Once every four years we gain a magical extra day, the 29th of February. According to legend it is on this day, this mystical ~spare~ day, that a woman may, breaking all codified patriarchal tradition, propose to her boyfriend. I KNOW. What a WILD concept.
It was this zany concept that led to the making of the seminal rom-com classic, 2010’s Leap Year. Starring our QUEEN Amy Adams (Enchanted made it into our top 20 rom-coms of the past 20 years), this movie follows a New Yorker whose desperate desire to marry her boyfriend sees her travelling to Ireland to meet him, and propose, on February 29th.
Of course, along the way, she is aided by a devastatingly handsome Irishman (who doesn’t believe in marriage), and starts to think that maybe her long-time boyfriend may not be The One for her…
Ok, this film is really just a collection of all the best and worst rom-com clichés thrown together, but hey, it’s a leap year, so we thought, why not re-visit this mess of a movie and break down all the reasons you should re-watch it this leap year?!
** SPOILERS ABOUND. YOU HAVE BEEN WARNED **
HOT IRISH DUDE
Ok. It’s a gimmie that they’d cast a Generically Handsome Man TM to be the love interest. But Leap Year stars Matthew freaking Goode!! THE Matthew Goode who’s currently my Vampire boyfriend on A Discovery of Witches. THE Matthew Goode who played my other TV boyfriends Finn in The Good Wife and Henry Talbot in Downton Abbey. Plus, in this movie he’s roguish and Irish which makes him 30% hotter???
** SWOOOOOON **
Ben Wyatt as ‘Terrible Boyfriend’
Every rom-com needs their heroine to have a TERRIBLE boyfriend who can contrast with the sheer gorgeousness and perfection of the ‘real’ love interest. And in Leap Year this ‘bad boyfriend’ is played by Adam Scott. Yep BEN WYATT. It’s very difficult to see someone as a ‘Terrible Boyfriend’ when you’ve seen them be a Calzone-fueled sweetheart on one of the most delightful TV shows of all time. But it’s always fun to see Adam Scott in things.
** Moment of appreciation for Ben Wyatt **
The classic ‘city girl vs nature’ comedic moments are deployed fast and loose in this movie. Amy Adams’s heroine loses her luggage at the hands of a local gang, causes a power outage when trying to charge her Blackberry (lol) and her journey is thwarted by a herd of mischievous Irish cows on the road, which leads, inevitably, to her slapstick-falling down the hill into dung, and the car’s demise off the edge of a cliff. WILD.
Read: Career Girl in the Country by Fiona Lowe
‘Have to pretend to be a couple’ cliché
I acknowledge this cliché is used in practically EVERY rom-com. But isn’t it so much fun??! Amy Adams and Matthew Goode end up having to spend the night at a B&B but the owner will only let them share a room if they’re married (wildly problematic right there…but it leads to fun sexual tension so I’ll allow it as a plot device). It’s very much a scene from a Mills & Boon novel as they share a first kiss over dinner (for some reason this horny B&B owner loves watching their guests kiss??), lustfully watch each other’s silhouettes showering and have to share a teeny tiny bed all night….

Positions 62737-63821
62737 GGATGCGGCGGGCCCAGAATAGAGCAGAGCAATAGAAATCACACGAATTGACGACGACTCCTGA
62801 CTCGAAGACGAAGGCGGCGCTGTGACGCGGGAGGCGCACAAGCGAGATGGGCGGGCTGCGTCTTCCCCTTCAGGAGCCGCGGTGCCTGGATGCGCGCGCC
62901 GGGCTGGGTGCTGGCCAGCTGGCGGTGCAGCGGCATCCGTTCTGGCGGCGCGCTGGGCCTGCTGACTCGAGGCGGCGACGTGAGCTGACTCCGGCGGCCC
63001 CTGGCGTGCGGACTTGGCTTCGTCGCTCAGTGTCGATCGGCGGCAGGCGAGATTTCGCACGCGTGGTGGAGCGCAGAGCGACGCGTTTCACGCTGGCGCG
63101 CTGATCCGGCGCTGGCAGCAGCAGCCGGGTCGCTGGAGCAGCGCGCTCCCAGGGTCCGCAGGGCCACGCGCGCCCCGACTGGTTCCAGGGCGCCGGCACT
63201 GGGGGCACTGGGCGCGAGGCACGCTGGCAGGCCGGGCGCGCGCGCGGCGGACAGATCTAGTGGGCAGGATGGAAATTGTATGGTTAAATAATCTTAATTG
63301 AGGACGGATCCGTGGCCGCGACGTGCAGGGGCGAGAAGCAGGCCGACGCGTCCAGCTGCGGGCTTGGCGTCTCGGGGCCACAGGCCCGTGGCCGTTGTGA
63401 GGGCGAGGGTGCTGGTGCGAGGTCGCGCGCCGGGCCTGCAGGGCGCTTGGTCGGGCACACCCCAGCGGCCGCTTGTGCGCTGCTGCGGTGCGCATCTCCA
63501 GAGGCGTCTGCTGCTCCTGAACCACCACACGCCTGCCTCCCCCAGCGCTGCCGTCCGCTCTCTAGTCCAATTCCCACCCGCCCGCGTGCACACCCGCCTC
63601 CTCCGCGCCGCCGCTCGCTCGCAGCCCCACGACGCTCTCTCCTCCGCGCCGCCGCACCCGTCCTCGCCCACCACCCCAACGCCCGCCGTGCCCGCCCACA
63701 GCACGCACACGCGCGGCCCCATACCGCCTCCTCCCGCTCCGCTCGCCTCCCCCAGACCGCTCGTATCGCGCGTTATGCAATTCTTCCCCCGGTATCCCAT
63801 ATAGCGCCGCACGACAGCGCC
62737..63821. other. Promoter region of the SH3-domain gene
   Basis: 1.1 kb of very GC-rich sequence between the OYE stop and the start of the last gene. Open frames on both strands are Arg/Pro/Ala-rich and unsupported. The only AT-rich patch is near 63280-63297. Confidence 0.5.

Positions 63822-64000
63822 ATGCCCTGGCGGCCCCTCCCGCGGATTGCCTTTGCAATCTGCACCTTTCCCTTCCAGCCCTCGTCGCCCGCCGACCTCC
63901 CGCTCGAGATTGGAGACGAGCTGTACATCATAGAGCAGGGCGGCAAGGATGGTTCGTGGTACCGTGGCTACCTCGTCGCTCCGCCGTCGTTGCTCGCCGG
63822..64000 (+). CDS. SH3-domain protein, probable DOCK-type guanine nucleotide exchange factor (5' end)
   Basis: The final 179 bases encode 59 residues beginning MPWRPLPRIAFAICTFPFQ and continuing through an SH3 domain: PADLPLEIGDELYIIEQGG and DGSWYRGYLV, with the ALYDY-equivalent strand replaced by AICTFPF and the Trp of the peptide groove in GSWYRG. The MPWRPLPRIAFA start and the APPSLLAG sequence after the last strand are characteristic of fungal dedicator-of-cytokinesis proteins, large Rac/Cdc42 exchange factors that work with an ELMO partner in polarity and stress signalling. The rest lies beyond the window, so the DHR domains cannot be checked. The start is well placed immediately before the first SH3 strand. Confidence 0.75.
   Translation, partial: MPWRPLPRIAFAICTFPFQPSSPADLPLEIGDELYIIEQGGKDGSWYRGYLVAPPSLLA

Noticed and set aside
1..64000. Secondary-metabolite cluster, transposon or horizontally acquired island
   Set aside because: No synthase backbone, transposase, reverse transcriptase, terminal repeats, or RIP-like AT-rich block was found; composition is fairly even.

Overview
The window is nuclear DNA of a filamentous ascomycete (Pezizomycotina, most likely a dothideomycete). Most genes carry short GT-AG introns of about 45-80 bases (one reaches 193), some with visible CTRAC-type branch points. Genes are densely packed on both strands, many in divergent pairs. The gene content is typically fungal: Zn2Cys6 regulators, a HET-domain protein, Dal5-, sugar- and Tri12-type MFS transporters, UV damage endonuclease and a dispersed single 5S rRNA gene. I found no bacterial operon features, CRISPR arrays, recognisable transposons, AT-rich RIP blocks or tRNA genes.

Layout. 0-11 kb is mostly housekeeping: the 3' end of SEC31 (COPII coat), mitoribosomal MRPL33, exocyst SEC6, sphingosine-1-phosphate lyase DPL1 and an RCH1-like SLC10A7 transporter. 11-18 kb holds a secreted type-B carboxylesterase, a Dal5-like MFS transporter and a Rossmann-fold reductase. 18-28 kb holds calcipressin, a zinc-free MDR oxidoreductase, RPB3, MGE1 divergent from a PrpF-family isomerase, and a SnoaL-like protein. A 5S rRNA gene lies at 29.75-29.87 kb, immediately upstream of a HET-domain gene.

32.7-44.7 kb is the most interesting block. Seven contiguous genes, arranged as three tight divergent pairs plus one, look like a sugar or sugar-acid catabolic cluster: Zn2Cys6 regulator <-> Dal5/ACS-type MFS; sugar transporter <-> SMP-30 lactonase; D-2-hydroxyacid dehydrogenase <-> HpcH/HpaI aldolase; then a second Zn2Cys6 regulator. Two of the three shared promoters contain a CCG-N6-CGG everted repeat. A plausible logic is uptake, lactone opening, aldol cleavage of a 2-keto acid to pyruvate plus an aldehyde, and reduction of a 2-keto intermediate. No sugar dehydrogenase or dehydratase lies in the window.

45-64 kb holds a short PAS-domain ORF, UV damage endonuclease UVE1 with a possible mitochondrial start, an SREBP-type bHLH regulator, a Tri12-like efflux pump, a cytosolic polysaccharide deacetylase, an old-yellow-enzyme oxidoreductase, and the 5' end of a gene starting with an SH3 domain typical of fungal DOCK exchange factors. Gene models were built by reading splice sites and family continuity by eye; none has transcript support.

Yes, it’s trash. I LAPPED IT UP.
Read: Only For Show by Charlotte Marigold
Sofia Beaumont and Roberto Conti’s relationship is only for show – a twisted fairytale manufactured for the Italian tabloids. But when the reclusive chocolatier unites with her family’s CEO playboy nemesis their sizzling chemistry is blatantly real. To Sofia’s alarm, her faux boyfriend is a seductive wolf in smoking hot sheep’s clothing; in Roberto’s embrace she’s in danger of losing all her senses.
Another rom-com cliché. But isn’t it so much fun to watch a couple bicker, banter and shamelessly flirt their way to romance? Amy Adams’s Ann and Matthew Goode’s Declan initially despise each other, mainly because he mocks her incessantly for her desire to get engaged, and to be fair, she is WEIRDLY fixated on engagement. But all this fighting means the sexual tension is OFF the charts. Also, fun to watch!
Read: The Worst Best Man by Mia Sosa
A wedding planner left at the altar Yeah, the irony isn’t lost on Carolina Santos, either. But despite that embarrassing blip from her past, Lina’s offered an opportunity that could change her life. There’s just one hitch… she has to collaborate with the best (make that worst) man from her own failed nuptials.
Post the delightfully sweet musical rom-com Enchanted, pre the deeply disturbing psycho-drama Sharp Objects; this was prime Amy Adams rom-com time. And she is a goddamned DE-LIGHT to watch in this movie! Honestly every movie is improved with the presence of Amy Adams.
The lush green rolling hills, the quaint cobbled villages, the COWS!
BRB booking trip to Ireland.
Read: The Homestead on the River by Rosie Mackenzie
From the vibrant colours of India to the meadows of Ireland to the harsh but beautiful Australian land, a family fight for their future.
Conceptually problematic… but the romance is actually SO DAMN CUTE
So, the conceit of the film is that all women are inherently desperate to get engaged, even if their boyfriends are complete duds. Also, even though they are all SO desperate, women have to wait for their partner to propose, because a woman could NEVER ask her boyfriend EXCEPT on this one day once every four years! It’s a real sexist premise.
However, Anna and Declan’s romance is really really cute. They have great, deep and meaningful conversations, AMAZING sexual chemistry, and he respects her WAY more than her boyfriend Jeremy. PLUS, at the end of the movie she proposes to him! (Although this is promptly negated when he turns around and proposes right back to her). Even so. It’s very sweet.
In conclusion. Yes, Leap Year is an imperfect movie. In fact, at points, is it deeply stupid.
Buuuuuut…. maybe it’s the perfect movie to watch once every four years. Just for fun?
Also for Matthew Goode.